FRANKFORT, Ky. (KT) - All nine lawsuits filed by Kentucky Attorney General Andy Beshear against opioid manufacturers and distributors will be heard in Kentucky courts.
Beshear has filed lawsuits against AmerisourceBergen, Cardinal Health, Endo Pharmaceuticals, Insys, Johnson & Johnson’s Janssen, Mallinckrodt, McKesson Corporation, Teva and Walgreens on state law allegations that they directly contributed to the state’s drug epidemic.
Several of the lawsuits ended up in Cleveland, Ohio, as the companies sought to have them heard as part of multidistrict litigation in the federal court system. However, a federal judge sent the final case, in which Walgreen was the defendant, back to Kentucky this week and it will be heard in Boone Circuit Court, where it was originally filed.
Walgreens maintained the case dealt with alleged violations of the federal Controlled Substances Act and so it belonged in federal court system, but U.S. District Judge Dan Aaron Polster said his court has no jurisdiction over state cases filed by state attorneys general involving state laws, and remanded the case back to Kentucky.
“The only way to hold these out-of-state pharmaceutical companies accountable for the harm they have caused our families and communities is to haul them into our courts and make them pay for creating the crisis of our time – our opioid epidemic,” Beshear said in reaction to the federal judge’s ruling. “While we can never bring back a loved one who lost their life to addiction, making these companies face a Kentucky jury can give our families a piece of justice and give our state the money it needs to rebuild our communities.”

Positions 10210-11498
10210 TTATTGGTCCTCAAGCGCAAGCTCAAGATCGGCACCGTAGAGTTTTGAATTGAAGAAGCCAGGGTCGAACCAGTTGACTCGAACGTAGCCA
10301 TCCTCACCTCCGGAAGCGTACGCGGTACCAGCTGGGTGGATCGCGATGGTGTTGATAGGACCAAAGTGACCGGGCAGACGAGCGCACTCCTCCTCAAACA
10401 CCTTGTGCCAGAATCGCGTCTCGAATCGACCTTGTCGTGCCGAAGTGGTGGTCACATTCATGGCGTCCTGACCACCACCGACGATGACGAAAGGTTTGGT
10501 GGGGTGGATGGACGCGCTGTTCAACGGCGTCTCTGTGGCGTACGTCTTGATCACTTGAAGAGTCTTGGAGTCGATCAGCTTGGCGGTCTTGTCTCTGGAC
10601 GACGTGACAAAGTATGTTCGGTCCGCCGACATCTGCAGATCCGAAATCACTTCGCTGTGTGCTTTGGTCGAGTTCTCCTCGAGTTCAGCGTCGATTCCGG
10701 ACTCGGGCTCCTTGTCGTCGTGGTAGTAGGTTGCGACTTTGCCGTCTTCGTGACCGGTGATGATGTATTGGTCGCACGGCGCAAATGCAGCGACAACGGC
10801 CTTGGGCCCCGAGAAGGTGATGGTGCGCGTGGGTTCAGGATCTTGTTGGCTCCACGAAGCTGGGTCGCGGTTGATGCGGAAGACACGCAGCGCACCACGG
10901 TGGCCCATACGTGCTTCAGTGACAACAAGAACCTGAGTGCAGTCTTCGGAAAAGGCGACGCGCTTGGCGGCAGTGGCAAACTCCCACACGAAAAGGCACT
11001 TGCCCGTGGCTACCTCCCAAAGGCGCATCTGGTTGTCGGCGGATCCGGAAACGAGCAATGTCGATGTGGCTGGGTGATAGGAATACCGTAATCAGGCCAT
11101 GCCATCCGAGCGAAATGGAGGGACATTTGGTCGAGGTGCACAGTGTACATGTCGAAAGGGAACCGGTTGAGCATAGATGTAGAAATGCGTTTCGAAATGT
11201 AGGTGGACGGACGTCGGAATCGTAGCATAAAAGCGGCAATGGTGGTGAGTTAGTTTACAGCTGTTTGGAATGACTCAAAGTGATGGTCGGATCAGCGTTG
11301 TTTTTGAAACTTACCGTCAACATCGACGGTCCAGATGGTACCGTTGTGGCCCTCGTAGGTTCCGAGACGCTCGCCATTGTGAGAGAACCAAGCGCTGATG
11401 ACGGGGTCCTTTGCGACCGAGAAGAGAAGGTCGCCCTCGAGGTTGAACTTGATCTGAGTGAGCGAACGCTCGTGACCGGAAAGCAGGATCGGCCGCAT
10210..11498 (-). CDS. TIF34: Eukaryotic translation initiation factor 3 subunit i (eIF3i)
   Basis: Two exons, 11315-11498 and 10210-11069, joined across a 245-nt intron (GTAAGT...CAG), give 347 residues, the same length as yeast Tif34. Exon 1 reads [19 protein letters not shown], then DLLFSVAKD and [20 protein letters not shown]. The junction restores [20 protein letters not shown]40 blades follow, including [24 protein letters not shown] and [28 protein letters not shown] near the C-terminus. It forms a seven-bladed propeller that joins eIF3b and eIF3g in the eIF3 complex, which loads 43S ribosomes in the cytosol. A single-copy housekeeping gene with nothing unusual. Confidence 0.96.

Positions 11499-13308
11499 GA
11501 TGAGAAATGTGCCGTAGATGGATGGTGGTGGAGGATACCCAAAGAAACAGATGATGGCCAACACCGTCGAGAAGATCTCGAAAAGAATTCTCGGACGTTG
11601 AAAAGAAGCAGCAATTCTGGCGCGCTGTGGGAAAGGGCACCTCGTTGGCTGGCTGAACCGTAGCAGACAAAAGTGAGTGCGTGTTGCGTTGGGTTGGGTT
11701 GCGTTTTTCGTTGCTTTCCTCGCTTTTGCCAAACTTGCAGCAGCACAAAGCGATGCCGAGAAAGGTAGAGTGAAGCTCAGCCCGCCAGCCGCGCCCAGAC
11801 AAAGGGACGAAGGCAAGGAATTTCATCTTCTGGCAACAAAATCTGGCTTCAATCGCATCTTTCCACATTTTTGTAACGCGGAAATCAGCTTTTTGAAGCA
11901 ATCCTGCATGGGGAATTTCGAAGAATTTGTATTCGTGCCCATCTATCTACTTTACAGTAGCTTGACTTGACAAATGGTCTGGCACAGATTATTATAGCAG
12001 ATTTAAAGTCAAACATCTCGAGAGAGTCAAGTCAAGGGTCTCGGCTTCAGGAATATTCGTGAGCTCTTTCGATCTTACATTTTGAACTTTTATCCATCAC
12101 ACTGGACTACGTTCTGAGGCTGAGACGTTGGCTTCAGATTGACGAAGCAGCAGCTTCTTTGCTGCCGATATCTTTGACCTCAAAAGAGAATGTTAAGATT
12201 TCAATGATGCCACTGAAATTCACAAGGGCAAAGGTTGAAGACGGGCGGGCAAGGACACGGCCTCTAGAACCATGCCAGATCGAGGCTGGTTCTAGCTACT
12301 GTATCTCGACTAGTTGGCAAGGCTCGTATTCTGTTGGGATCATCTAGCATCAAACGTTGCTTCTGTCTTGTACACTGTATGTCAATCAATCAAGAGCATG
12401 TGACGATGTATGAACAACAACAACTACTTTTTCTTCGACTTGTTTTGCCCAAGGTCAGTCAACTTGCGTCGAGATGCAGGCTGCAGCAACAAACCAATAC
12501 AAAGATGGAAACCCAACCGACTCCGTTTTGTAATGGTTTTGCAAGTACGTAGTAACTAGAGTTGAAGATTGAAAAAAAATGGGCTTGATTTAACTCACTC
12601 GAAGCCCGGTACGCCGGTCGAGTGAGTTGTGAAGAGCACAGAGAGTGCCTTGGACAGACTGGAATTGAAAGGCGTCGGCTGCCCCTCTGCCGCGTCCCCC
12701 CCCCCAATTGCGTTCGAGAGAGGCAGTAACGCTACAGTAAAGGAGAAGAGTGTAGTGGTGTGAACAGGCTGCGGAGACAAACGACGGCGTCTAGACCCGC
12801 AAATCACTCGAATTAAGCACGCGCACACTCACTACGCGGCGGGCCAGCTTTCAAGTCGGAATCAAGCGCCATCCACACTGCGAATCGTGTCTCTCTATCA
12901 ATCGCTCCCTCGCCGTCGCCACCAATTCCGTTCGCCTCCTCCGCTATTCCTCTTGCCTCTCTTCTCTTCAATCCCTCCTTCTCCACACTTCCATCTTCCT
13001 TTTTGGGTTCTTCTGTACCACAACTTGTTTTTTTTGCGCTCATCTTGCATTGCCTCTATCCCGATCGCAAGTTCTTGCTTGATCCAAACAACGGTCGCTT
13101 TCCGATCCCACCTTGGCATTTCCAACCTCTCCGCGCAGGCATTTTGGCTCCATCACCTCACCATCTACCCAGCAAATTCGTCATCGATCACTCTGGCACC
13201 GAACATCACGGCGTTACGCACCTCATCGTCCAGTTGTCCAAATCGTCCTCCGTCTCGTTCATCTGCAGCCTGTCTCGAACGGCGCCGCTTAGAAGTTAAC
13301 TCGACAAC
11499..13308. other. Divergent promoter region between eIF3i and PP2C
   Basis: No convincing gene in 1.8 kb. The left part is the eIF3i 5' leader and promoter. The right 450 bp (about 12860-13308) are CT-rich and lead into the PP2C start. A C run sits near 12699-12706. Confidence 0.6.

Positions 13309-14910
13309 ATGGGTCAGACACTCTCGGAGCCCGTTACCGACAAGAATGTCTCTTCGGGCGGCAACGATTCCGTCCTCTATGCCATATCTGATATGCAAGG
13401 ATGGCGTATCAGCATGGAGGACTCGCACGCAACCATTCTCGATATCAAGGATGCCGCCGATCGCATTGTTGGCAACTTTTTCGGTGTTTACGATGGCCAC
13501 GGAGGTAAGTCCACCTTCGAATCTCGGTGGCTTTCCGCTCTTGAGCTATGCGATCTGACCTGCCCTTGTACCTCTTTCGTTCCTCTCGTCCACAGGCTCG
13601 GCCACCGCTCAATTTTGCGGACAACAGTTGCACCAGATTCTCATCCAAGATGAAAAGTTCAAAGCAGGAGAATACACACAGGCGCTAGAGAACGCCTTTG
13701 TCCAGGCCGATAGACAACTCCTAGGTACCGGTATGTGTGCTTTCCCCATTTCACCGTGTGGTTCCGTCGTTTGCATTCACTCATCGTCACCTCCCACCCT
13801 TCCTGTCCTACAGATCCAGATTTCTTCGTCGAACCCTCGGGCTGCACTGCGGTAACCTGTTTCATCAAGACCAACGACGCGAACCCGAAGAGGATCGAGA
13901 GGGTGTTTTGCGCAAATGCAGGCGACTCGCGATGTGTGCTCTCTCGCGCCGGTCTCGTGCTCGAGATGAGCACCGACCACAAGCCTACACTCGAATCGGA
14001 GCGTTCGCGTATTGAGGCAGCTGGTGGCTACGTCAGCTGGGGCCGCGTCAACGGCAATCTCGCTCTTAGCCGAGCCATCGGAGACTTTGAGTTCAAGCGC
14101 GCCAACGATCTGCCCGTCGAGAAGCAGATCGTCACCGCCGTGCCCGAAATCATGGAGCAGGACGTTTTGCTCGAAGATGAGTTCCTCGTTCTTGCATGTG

Beshear has filed lawsuits in Boone, Fayette, Franklin (two cases), Floyd, Hardin, Jefferson, Madison and McCracken. Kentucky now leads the nation in the number of individual opioid lawsuits filed by an attorney general.
His office has won fights to keep his opioid lawsuits from being dismissed by several of the pharmaceutical companies. Circuit judges in Franklin, Madison and McCracken have denied motions to dismiss by Endo Pharmaceuticals, Johnson & Johnson’s Janssen and Mallinckrodt, respectively.
McKesson Corporation’s motion to dismiss Beshear’s lawsuit against it is pending a ruling in Franklin Circuit Court. The next hearing on a motion to dismiss is in Floyd Circuit Court from opioid distributor AmerisourceBergen on Feb. 12.
In all the cases, his office is being represented by outside counsel, Beshear said, headed by the Morgan and Morgan law firm. They are on a contingency fee basis, where the state has no upfront expenses, and the firm would be paid by collecting a percentage of any monetary verdict or settlement. They would get nothing if the case is lost.